One of the most persistently frustrating things about being a woman is the way in which everything eventually comes down to appearance. Always.
Is it on purpose? Or is it so ingrained within society that this just happens reflexively? Do those that do this know that they are doing it? And more to the point, do they know why they are doing it? Whether it is deliberate or not and whether the perpetrators know it or not, the aim is the same: to shut women down. To reduce all that we are to our superficial physicality, thereby making us, and our thoughts and feelings, feel small and unimportant.
It happens on a small scale every day; in the office, at the supermarket, in our own homes. So regular, so commonplace, that it is barely perceptible to us anymore. When it happens on a larger scale we get angry, we point out the injustice without feeling like we are overreacting or making a fuss, but the smaller occurrences we let slide, we brush them off and convince ourselves that they are unimportant.
But we are wrong; it is precisely those little things that we should be getting angry about, because those are what are keeping us repressed.
No matter how subtle, how easily passed off as a ‘joke’, or how much we love and trust the person doing it, the unchecked belittling and dismissing of women’s thoughts, feelings, reactions, and opinions are what build and maintain the strain of self-doubt, perhaps eventually even self-hatred, which weaves through us and our lives.
It reinforces the idea that we are nothing unless we are perfect visually, that our opinions and ideas are worthless unless they are also presented in a perfect package – a ‘beautiful’ package. Unless you can prove that you know how to ‘take care of yourself’ to the general standards of society, by wearing the right makeup, having the right hairstyle, being the right weight, having the correct level of body hair, and so on, then you are not valid in any way at all. Full stop.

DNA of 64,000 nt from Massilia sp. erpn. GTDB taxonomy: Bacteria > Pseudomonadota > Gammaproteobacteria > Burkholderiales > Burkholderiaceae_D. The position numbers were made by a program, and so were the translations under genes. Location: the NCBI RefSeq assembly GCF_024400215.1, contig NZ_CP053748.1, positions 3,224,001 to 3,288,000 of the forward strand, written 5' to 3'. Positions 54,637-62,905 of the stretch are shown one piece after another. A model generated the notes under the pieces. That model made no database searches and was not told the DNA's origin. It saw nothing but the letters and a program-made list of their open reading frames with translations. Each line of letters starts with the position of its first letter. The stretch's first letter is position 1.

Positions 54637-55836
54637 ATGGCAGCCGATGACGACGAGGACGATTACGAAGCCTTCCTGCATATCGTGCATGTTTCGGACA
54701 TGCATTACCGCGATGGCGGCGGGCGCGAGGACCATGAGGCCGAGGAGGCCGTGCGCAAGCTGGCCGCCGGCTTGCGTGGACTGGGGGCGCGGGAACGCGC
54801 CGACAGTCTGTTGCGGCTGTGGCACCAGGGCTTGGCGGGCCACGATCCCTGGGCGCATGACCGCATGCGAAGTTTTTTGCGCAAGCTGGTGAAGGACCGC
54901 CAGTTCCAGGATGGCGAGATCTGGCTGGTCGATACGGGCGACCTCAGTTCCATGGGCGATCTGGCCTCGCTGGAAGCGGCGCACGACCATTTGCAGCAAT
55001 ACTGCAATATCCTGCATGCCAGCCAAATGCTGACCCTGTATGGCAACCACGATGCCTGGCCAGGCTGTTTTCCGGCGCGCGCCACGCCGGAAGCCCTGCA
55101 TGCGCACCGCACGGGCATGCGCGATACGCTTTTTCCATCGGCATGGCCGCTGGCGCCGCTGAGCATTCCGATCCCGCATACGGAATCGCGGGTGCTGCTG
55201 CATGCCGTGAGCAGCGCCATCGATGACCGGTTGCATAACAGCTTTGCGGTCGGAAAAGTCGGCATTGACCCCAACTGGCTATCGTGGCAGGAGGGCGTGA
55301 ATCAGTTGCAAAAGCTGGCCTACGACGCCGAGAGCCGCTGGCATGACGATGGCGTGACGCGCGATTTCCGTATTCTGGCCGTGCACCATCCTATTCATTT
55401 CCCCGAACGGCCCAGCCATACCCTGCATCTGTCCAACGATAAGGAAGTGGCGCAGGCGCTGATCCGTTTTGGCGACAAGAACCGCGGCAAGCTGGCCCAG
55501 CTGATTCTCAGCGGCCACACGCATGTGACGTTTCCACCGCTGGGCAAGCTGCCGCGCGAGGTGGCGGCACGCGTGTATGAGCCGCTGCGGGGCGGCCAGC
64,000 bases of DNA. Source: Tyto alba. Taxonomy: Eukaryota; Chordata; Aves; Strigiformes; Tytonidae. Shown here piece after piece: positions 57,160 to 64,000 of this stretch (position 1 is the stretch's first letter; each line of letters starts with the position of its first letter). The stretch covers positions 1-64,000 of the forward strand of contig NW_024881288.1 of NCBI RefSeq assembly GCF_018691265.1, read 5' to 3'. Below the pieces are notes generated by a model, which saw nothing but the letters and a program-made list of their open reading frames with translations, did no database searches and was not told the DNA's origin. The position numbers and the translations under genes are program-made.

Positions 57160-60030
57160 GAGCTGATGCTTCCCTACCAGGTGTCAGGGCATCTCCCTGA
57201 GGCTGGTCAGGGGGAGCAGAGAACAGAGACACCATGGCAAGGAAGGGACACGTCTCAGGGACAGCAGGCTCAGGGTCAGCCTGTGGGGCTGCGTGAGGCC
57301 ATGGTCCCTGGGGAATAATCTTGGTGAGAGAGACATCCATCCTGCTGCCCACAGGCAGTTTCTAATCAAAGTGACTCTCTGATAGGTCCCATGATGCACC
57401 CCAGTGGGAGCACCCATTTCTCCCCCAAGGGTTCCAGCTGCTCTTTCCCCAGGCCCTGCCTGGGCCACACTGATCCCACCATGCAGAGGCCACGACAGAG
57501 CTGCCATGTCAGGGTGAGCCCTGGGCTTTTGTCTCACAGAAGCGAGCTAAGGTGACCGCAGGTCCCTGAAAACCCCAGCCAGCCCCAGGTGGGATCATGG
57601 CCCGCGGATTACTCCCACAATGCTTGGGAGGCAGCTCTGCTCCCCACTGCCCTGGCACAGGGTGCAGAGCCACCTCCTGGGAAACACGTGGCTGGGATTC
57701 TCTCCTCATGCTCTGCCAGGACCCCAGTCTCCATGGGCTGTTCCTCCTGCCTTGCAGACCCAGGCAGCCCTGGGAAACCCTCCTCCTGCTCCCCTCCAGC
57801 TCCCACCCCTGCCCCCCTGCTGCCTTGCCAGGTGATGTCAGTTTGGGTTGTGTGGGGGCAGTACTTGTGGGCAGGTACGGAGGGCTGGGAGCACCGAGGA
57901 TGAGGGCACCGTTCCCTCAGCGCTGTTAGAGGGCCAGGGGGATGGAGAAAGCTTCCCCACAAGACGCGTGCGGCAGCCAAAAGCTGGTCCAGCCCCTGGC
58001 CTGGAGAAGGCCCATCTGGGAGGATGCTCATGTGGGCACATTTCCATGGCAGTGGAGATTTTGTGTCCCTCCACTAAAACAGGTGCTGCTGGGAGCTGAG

And herein lies the catch, the pit from which we feel we can never escape, the unending cycle of psychological and physical abuse we inflict on ourselves….we will NEVER be up to the standards that are set. That is the point of the standards, that they are unattainable and always shifting.
This is to keep us occupied, keep us hating ourselves and each other, and to keep us hungry and tired.
It is to keeps us quiet.
We are scared to poke our heads above the parapet lest we be shot down. An
insult to our looks, however fleeting, is an insult to our pride and our self-esteem. Such insults fester and grow within, gaining traction and confirmation from the inevitable further insults that come our way, and then eventually from our own thoughts too as the internal voice is transformed to reflect the negative external ones.
Society is slowly starting to understand that ‘feminism’ is not about man-hating, and that ‘feminists’ are not just angry lesbians looking for any excuse to put men in their place. But I also think that we, as women, still have a long way to go in understanding the scope of repression that we are all prey to.
It is all very well fighting the patriarchy on those big obvious issues, and we have the previous waves of feminism to thank for our willingness and ability to do that, but when it comes to our own mental health – and let’s be honest, that is what it comes down to in the end – we are frustratingly oblivious to the insidious dangers that, over many generations, have become the norm. Objectivity is not a given, and it is near impossible to live a life unaffected by society and cultural influences - and we need to recognise this.
We must question where an idea has really come from, and, most crucially, why. Of course this goes for all aspects of life, but where it is sorely lacking is in the consideration of ‘beauty.’
Only by being curious, by questioning, by making a fuss, and by sticking out heads above the parapet, will we ever change anything. And that includes our own minds.